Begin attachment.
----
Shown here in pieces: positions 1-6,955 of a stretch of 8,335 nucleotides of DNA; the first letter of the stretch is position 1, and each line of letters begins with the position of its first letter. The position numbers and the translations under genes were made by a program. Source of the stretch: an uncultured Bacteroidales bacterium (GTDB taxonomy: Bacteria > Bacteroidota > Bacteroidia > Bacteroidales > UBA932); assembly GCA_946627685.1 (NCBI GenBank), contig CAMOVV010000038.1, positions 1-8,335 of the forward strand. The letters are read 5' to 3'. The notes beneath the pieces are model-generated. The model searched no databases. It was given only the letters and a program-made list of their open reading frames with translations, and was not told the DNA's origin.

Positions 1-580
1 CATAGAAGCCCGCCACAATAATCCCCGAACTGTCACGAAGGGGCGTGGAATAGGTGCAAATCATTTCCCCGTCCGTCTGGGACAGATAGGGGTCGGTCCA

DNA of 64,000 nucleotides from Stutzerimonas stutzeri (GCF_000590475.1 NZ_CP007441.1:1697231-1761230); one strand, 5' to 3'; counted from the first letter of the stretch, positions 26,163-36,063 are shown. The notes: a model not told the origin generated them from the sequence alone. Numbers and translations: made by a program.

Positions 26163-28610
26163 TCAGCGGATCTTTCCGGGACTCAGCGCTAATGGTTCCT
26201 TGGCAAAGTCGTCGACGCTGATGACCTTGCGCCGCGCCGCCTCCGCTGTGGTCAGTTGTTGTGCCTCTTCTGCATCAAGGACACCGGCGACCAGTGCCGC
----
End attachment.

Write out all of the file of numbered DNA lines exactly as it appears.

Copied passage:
Shown here in pieces: positions 1-6,955 of a stretch of 8,335 nucleotides of DNA; the first letter of the stretch is position 1, and each line of letters begins with the position of its first letter. The position numbers and the translations under genes were made by a program. Source of the stretch: an uncultured Bacteroidales bacterium (GTDB taxonomy: Bacteria > Bacteroidota > Bacteroidia > Bacteroidales > UBA932); assembly GCA_946627685.1 (NCBI GenBank), contig CAMOVV010000038.1, positions 1-8,335 of the forward strand. The letters are read 5' to 3'. The notes beneath the pieces are model-generated. The model searched no databases. It was given only the letters and a program-made list of their open reading frames with translations, and was not told the DNA's origin.

Positions 1-580
1 CATAGAAGCCCGCCACAATAATCCCCGAACTGTCACGAAGGGGCGTGGAATAGGTGCAAATCATTTCCCCGTCCGTCTGGGACAGATAGGGGTCGGTCCA

DNA of 64,000 nucleotides from Stutzerimonas stutzeri (GCF_000590475.1 NZ_CP007441.1:1697231-1761230); one strand, 5' to 3'; counted from the first letter of the stretch, positions 26,163-36,063 are shown. The notes: a model not told the origin generated them from the sequence alone. Numbers and translations: made by a program.

Positions 26163-28610
26163 TCAGCGGATCTTTCCGGGACTCAGCGCTAATGGTTCCT
26201 TGGCAAAGTCGTCGACGCTGATGACCTTGCGCCGCGCCGCCTCCGCTGTGGTCAGTTGTTGTGCCTCTTCTGCATCAAGGACACCGGCGACCAGTGCCGC